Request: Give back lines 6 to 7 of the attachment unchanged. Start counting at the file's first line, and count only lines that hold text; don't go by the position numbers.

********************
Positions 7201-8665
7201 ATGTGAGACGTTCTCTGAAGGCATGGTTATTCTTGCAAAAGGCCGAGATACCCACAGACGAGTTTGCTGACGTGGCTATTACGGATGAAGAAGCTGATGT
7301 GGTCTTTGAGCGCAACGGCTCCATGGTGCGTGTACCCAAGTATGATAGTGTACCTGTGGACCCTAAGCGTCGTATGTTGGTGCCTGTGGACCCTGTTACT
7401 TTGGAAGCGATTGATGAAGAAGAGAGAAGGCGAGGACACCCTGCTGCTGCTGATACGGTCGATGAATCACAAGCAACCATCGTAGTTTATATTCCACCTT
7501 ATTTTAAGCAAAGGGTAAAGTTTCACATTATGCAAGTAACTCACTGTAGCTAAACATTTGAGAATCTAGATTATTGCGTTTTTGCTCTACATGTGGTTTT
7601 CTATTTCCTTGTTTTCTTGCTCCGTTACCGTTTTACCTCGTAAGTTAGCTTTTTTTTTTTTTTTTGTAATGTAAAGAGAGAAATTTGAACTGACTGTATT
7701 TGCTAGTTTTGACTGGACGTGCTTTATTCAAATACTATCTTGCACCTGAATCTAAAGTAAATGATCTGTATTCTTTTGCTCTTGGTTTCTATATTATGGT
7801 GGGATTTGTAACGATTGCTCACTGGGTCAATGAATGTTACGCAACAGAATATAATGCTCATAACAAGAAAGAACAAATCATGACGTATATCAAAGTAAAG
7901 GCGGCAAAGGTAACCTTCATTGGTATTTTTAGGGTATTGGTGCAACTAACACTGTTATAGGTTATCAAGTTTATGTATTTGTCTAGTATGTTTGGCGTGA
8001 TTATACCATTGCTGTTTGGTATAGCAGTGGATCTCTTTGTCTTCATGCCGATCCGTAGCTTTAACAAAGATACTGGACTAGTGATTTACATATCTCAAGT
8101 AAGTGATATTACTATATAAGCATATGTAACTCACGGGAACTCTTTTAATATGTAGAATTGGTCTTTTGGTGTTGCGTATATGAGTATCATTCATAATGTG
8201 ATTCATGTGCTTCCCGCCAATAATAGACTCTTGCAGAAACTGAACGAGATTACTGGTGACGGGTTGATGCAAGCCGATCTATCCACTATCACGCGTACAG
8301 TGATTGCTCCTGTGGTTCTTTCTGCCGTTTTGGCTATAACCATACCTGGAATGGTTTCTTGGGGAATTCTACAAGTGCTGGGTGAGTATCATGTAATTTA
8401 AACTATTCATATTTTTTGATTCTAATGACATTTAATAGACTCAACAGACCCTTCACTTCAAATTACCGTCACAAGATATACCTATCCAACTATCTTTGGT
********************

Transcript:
7601 CTATTTCCTTGTTTTCTTGCTCCGTTACCGTTTTACCTCGTAAGTTAGCTTTTTTTTTTTTTTTTGTAATGTAAAGAGAGAAATTTGAACTGACTGTATT
7701 TGCTAGTTTTGACTGGACGTGCTTTATTCAAATACTATCTTGCACCTGAATCTAAAGTAAATGATCTGTATTCTTTTGCTCTTGGTTTCTATATTATGGT